Saturday, November 05, 2016

One Oh Eight

The One-Oh-Eight That Nearly Wasn't
©2016  Ross Williams



I seriously don't have what it takes to be a decent manager of a decent baseball team.  I'm far too temperamental.  I'm far too easily provoked.  I'm far too intolerant of pitchers who can't find the strike zone, hitters who don't recognize pitches that are outside the strike zone when they flail at the plate, and umpires who refuse to call the strike zone as defined by the rulebook.  Ask my wife.

The most common phrases heard at my house — and for several hundred yards around it —during baseball season are "Throw the goddam ball over the goddam plate!  The plate is the white thing laying on the ground!!"  "What in the hell are you swinging at?!"  And … well, let's just say I exercise the hell out of the profane sections of my vocabulary when I scream at umpires.  I would do the same from the dugout and probably all over the field if I were a manager.

I am cut from the mold of Earl Weaver and Lou Piniella, so it's not simply loud profanities which would be all flying over the field.  Bats, balls, bases, helmets, clipboards …  Umpires who refused to do their job at enforcing the rulebook as written in preference to their own inept comprehension of it would be particularly at risk.  Clue, boys: knees to nipples over the plate.  If you can't see a pitch and project the spatial geometry of the strike zone in relation to it, then perhaps a bat to the back of your skull would help.  Frankly, it couldn't hurt.

There'd be only a handful of umpires left standing at the end of a season with me as a manager.  But for some reason, demanding that umpires follow the rules they are there to impose on others is considered bad form.  I wouldn't last a season, but I'd make a mark — not to mention a few dents — and be entertaining as hell.

I'd probably also inspire open revolt among the players under me.  For some other reason, players paid multiple millions of dollars to consistently throw a ball through an invisible rectangle suspended above a white pentangle, or hit a ball thrown through same, or hit the cutoff man, et cetera, don't like being screamed at because they cannot consistently do what they are being paid multiple millions of dollars to do.  And — after all — it ain't my manager's money they are being paid under false pretenses, is it?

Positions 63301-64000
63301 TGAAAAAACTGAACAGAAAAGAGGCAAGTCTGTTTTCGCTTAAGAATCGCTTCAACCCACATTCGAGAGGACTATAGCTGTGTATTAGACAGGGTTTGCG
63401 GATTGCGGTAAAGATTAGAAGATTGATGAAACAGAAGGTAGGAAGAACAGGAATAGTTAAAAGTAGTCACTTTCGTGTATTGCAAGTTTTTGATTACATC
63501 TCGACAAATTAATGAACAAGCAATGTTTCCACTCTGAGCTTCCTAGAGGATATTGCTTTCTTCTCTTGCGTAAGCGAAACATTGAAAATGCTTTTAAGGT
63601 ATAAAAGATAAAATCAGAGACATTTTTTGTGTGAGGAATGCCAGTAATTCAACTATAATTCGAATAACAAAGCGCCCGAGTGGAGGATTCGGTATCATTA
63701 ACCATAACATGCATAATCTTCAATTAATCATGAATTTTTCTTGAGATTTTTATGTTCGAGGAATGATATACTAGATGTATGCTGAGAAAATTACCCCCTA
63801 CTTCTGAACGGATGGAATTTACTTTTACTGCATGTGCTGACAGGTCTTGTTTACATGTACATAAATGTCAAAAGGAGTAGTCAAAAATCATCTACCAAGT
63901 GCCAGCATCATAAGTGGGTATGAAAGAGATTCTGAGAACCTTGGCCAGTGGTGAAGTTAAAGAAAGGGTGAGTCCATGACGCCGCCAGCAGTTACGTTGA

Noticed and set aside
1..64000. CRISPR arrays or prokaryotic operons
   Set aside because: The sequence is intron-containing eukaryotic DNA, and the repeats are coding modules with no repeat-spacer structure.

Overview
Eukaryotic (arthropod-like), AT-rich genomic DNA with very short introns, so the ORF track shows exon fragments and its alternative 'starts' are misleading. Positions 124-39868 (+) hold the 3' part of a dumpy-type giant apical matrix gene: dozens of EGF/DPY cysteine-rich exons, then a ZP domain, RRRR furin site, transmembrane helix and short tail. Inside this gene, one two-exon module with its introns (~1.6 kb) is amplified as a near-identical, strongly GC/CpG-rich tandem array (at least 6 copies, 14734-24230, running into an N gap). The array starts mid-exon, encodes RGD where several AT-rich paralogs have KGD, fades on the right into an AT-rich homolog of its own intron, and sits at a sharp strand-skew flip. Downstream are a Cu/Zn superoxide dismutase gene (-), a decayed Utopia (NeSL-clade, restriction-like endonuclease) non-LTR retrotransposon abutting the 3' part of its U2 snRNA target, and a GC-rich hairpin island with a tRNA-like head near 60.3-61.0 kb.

So to anyone wanting to bitch and whine at me because I think I know so much more than managers that I can do their job for them, you can keep it to yourselves.  I've already conceded that I don't.

But I'm a Cubs fan.  Have been since I was 7 years old in '68 and I went to my first real baseball game at Wrigley.  The Cubs lost — to the Giants, I recall.  As a Cubs fan I'm used to having the rug pulled out from under me.  Sixty-nine was a vague blur in my childhood.  Eighty-four was appalling, losing to a clearly inferior Padres team due to panicked ineptitude.  But if the inferior Padres could take the pennant in '84, the Cubs could take it in '89 from the superior Giants — the only team I actually loathe.  Nope; couldn't.  Ninety-eight was a Cinderella dance.  But '03 … more panicked ineptitude.  Oh-four, the bloom was off the rose and they were simply not as good.  Oh-seven and -eight, the superior Cubs lost to inferior others due, in no small part, to astoundingly inept umpiring that should have resulted in occipital contusions bearing the "Louisville Slugger" imprint, — and would have had I been in a position to accomplish it.

Twenty-fifteen was a really good team finding its feet.  They made a pathetic showing against the inferior Mets in the Pennant series, and I refused to watch any of the games after the first two inning of game one, simply because I didn't need the aggravation it would cause.  They can lose without me, I told my wife who, gamely, put up with watching them on TV.  And lose they did.  She'd come to bed and jostle me awake; I'd ask how bad it was, she'd tell me.  We'd go to sleep.